My son especially got “into” the movie when I grabbed his children’s bibles and flipped to the pages about Jericho. We paused the movie, read a few lines, then watched that part of the story in the movie. After watching the video, we made our own (very simple) Jericho and pretended marching and climbing the walls (see top photo). (Using multiple contexts seems to capture his attention.) He cracked up at the blooper reel in the bonus features. Shatterpoint Entertainment is a family operated business and the kids actually began creating these stop-action movies as a homeschool project! Parents will find the story behind the movies (shared in the bonus features) fascinating. Find out more about Jericho: The Promise Fulfilled and watch a trailer at their website here!

  5. Repeat, repeat, repeat – Since pretend play is challenging for my son, I have to remember he might not pick it up after just one exposure. The more we incorporate small instances of pretend play in our day, the more frequently he attempts it on his own.

My son has finally begun to initiate pretend play, though he usually still joins in or follows modeled behavior first. Seeing his creativity surface makes me excited!

How do you foster pretend play with your preschoolers and special needs children? Share your ideas in the comments!

*Note: Lego is a trademark of the LEGO Group, which does not sponsor, support, nor endorse this film.

Disclosure: I received a free copy of the Jericho film in exchange for my honest review. All opinions expressed are my own.

This post is also linked up with The Homeschool Village’s Ultimate Homeschool Link-UpHomeschool Creation’s Preschool and Kindergarten Corner, In Lieu of Preschool’s Tuesday Tots, UpsideDown Homeschooling’s Hearts for Home linkup, and the Weekly Kids Co-op at B-Inspired Mama.

The Homeschool Village

10 thoughts on “5 Ways to Encourage Pretend Play {including ideas for special needs}

  1. ticiaM

    I love pretend play, it’s such a great way to get the kids moving and thinking out of the box.

  2. Kirstylee Cassidy

    I just love this post so much! Pretend play is so important and these are fantastic ideas to encourage pretend play. Thanks for the post!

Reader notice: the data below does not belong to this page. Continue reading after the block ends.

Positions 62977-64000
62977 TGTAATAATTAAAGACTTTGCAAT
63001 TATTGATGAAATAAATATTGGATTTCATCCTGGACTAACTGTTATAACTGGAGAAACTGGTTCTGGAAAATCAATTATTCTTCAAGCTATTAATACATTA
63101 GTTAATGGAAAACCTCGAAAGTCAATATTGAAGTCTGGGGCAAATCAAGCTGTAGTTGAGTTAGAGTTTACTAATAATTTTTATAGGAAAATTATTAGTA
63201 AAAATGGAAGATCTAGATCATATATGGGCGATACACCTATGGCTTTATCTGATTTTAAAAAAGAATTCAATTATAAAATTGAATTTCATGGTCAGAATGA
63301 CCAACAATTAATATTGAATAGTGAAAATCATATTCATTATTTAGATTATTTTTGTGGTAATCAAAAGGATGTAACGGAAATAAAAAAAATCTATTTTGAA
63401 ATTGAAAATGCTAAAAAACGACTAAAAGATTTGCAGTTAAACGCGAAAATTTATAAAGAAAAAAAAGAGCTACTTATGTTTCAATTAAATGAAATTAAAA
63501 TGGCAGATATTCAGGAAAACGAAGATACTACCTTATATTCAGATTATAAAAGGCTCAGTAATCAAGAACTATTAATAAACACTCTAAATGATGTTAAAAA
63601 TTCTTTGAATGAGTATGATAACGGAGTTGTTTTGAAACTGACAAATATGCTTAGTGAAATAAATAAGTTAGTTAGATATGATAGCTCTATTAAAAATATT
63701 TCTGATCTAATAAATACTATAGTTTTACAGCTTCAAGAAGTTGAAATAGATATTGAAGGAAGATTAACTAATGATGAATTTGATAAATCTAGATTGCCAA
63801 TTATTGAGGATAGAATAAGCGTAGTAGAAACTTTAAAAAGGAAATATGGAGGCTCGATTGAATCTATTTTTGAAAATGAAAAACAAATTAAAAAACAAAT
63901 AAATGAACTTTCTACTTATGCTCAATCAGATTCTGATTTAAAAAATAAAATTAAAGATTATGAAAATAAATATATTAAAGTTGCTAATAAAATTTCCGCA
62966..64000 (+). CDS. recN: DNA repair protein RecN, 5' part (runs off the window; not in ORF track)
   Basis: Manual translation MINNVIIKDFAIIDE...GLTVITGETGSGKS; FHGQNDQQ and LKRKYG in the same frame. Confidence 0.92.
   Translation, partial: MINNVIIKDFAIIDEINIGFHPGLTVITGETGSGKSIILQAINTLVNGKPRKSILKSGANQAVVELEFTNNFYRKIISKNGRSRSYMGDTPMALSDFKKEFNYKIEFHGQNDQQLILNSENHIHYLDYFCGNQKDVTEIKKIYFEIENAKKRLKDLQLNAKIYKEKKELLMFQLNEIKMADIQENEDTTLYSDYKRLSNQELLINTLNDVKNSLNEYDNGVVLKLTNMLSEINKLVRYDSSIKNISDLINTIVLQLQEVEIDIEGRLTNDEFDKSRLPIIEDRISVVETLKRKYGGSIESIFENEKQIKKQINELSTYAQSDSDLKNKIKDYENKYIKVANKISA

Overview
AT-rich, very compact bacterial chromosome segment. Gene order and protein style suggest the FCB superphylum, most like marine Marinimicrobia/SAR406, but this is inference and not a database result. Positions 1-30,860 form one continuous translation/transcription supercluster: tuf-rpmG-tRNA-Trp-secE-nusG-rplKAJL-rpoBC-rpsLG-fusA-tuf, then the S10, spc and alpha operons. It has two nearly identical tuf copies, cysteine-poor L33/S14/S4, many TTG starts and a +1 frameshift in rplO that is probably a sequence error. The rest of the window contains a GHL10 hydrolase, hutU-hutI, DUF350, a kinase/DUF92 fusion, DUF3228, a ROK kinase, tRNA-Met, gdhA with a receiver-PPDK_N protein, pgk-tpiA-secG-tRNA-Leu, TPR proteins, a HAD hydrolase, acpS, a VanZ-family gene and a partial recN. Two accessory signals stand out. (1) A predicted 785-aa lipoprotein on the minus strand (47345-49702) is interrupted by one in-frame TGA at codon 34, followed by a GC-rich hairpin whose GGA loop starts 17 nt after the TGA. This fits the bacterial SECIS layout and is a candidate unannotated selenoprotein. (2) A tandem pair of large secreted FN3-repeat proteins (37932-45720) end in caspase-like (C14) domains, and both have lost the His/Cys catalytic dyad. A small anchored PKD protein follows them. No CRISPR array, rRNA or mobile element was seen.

3. Anna - The Measured Mom

    This is a great post! Thanks for recognizing that pretend play doesn’t come as easily to some kids – that’s definitely true in our family. I’ll refer to this list for sure!

  4. Monika mendiratta

    Hi my son who is 2 and half years old doesn’t initiate or seem to be at all knowing what pretend play is and when I encourage him to be into some activity like doll play he doesn’t like it and ignores or doesn’t oarticipate at all… I am very bothered as to how to build it up or how to even initiate. I just don’t know what will draw his interest. He’s very good at puzzle solving but preten play would be his weakest area and thereby he’s not able to relate too much with real world or get life skills.
    Please help me by letting me know where n how to begin with..what strategies… Help of any kind would be much appreciated.


    1. Caroline Post author

      Hi, Monika – Thanks for coming by. My son didn’t begin pretend play until he was 3 years old and that was mostly parallel play, and he didn’t really *initiate* his own pretend play ideas until he was 5 years old. I understand. I think the first three ideas I listed in this post seem to help entice kids the most – animals, everyday play (like kitchen play), and parallel play. Perhaps one of the biggest aspects is parallel play. My son often needed me (and then his sister) to *show* him what pretend play looked like over and over first, then he’d copy, until finally years later he plays his own ways.
      Also, this post from the Love That Max blog has some ‘why’ behind pretend play, but also a couple of ideas that might be helpful: http://www.lovethatmax.com/2013/06/8-ways-pretend-play-can-help-kids-with.html. And this post has several ‘every day activity’ pretend play ideas: http://www.notimeforflashcards.com/2012/03/25-easy-pretend-play-ideas.html
      I hope this helps!